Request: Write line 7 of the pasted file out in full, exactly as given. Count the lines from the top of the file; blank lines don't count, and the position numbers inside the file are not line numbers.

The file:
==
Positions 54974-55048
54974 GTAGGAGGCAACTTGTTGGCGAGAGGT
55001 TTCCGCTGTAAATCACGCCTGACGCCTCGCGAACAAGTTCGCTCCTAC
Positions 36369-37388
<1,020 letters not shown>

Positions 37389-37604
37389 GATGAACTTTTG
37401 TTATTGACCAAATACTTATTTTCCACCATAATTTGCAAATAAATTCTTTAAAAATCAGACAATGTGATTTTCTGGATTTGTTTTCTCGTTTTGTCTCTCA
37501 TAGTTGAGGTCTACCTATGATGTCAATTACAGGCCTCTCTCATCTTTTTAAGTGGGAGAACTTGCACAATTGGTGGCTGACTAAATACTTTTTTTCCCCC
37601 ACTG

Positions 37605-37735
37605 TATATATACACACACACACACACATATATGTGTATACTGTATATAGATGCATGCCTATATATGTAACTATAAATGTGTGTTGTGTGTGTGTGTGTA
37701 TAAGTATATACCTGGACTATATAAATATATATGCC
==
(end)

37389 GATGAACTTTTG